It is certainly possible that more apps include these quality benchmarks but do not mention them in their descriptions. Still, we think that including more of these elements in app development and sharing them within descriptions would give parents and educators valuable information to guide their choices.
3. In most cases, the only information directed at adults is geared towards getting them to download the app. Once you buy it, you’re on your own—FALSE
While we think producers could do a better job of providing key information to consumers upfront, we actually found plenty of evidence that developers are interested in more than making the sale. For example, the vast majority (79%) contain some information directed to parents or educators within the apps themselves. Often this content describes instructions for using the app (40%) or privacy and security issues (38%). Some also provided feedback about children’s performance (17%), offered suggestions for how to enrich their family’s use of the app (17%), or gave more detailed information about the educational content specifically (14%).
4. There is considerable diversity in the types of activities within language and literacy apps available for children 0-8—TRUE
To be included in our sample, an app had to include at least one activity that was not a storybook. We assumed that any kind of reading—including e-books—benefits children’s learning and wanted to document other kinds of activities within popular apps. As shown in the figure below, games, puzzles, and quizzes are especially plentiful, present in 70% of our app sample. Also common were narrative formats, like storybooks or videos.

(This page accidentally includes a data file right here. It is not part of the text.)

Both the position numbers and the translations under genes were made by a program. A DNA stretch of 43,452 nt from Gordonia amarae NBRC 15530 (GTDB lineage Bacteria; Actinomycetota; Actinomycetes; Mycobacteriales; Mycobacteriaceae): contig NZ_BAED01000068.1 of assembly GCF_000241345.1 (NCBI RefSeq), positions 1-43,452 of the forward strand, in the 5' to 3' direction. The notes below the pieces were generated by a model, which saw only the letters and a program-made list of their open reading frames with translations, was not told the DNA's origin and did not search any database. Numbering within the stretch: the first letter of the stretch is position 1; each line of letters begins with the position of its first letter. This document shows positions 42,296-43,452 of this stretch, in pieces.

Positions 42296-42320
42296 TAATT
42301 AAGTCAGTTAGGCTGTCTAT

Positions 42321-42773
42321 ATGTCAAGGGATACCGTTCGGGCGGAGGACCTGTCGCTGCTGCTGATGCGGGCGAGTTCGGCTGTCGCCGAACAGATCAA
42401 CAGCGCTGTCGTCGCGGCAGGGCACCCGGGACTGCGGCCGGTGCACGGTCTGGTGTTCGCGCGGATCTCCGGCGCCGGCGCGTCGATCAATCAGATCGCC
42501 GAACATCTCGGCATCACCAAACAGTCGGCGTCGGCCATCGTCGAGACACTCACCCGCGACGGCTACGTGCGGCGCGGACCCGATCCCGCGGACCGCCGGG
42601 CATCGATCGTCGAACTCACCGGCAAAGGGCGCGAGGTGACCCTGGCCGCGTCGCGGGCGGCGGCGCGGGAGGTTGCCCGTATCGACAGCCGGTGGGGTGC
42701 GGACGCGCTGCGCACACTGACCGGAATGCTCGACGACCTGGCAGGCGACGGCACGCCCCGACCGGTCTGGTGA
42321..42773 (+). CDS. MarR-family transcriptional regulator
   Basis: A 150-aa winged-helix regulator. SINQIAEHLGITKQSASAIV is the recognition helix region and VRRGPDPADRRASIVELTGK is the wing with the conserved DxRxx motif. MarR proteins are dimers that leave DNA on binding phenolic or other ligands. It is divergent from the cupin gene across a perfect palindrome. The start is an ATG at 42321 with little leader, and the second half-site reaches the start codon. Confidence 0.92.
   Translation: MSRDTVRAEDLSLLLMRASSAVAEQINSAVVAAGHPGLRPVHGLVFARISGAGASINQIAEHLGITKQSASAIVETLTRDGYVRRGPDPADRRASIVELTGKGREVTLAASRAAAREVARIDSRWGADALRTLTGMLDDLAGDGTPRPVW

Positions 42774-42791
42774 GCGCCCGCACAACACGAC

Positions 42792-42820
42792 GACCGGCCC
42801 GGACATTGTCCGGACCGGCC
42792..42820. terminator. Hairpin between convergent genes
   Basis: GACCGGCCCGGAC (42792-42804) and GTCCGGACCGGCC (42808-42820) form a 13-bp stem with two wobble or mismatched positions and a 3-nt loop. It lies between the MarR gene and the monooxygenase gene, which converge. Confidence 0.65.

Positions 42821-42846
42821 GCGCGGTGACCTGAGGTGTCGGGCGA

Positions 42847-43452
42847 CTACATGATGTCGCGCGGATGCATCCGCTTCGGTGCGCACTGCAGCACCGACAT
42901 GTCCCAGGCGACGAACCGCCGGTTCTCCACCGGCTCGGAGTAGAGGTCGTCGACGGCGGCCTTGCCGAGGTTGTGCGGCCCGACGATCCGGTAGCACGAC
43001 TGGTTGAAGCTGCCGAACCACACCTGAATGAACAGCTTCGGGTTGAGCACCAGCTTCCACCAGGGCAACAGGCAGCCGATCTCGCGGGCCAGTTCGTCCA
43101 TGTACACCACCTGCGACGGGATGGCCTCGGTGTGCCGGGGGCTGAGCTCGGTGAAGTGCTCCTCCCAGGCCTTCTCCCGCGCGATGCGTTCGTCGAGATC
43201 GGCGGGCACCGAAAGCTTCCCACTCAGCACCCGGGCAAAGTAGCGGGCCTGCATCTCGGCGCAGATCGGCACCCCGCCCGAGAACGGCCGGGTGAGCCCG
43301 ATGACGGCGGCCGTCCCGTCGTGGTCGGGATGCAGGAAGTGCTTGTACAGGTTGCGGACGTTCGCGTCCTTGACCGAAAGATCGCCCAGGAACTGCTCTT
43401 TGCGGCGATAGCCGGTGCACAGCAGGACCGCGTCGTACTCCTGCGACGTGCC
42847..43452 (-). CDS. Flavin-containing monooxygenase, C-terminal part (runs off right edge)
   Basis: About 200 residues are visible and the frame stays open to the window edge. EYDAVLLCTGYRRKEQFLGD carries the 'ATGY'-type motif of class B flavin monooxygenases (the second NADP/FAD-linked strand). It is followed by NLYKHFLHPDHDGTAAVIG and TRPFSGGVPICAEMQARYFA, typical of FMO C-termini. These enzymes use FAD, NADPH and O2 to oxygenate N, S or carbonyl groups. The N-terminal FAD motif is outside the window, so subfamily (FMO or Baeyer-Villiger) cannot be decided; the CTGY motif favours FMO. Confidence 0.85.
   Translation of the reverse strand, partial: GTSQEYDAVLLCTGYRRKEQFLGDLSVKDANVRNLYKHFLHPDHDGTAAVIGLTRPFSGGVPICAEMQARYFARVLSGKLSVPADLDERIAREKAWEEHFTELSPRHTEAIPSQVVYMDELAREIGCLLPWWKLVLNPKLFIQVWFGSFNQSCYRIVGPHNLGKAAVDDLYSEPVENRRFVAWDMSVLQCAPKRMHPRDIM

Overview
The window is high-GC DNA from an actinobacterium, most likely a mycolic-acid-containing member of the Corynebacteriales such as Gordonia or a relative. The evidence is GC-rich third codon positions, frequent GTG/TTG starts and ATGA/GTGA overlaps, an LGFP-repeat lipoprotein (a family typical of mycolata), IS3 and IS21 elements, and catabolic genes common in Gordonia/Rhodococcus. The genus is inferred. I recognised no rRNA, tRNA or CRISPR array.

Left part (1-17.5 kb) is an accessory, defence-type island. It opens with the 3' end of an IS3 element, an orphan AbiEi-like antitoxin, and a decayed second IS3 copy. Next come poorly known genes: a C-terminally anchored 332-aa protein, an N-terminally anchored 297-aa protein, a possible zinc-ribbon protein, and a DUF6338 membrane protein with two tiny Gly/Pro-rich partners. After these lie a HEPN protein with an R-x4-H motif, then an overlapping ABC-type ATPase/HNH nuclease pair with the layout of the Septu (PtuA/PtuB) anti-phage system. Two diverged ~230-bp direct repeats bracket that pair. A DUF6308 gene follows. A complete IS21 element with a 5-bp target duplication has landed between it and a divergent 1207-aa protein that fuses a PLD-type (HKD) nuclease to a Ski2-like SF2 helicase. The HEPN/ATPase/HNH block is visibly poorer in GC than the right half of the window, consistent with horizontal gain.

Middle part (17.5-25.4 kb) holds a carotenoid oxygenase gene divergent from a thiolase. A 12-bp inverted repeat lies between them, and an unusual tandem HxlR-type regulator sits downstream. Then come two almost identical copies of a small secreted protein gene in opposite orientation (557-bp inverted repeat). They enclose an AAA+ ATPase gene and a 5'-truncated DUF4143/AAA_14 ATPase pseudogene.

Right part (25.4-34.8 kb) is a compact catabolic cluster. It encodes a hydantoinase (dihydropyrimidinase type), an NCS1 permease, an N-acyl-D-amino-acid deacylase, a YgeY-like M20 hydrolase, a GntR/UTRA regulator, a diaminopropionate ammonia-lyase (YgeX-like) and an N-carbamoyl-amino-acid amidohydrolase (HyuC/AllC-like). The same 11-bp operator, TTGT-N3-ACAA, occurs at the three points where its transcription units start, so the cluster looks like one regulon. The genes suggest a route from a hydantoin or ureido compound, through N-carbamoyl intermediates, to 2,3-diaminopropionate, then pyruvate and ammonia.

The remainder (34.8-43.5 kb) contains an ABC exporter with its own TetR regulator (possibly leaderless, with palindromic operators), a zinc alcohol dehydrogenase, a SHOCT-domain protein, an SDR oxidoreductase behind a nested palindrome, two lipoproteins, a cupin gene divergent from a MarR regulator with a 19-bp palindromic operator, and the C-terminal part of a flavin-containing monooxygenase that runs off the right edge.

Notably, nearly 40% of apps in our sample contained activities so unique or rare that we could not create a specific category for them, and thus coded them as “other interactive activities.” Many also included interactive hotspots that move or make noise when touched, and the ability to input one’s own voice or images. Overall, we found a diverse and innovative array of language- and literacy-focused resources for young children.
Overall, these findings and others in our full report (due this November) show that producers and developers are increasingly creating apps focused on children’s language and literacy development. The array of diverse and innovative apps for children is dizzying: many are promoted by app stores and lauded by expert review sites.
But while many apps provide valuable information to parents and educators, there is considerable room for improvement across the board. Particularly lacking is information on the very qualities that justify an app’s educational value, such as the expertise behind development, curricular or teaching philosophies guiding the educational content, and research confirming that an app teaches what it intended. The truth is that until producers and app stores abide to the underlying science of early learning, we are missing a critical opportunity to prepare our young children for a more literate future.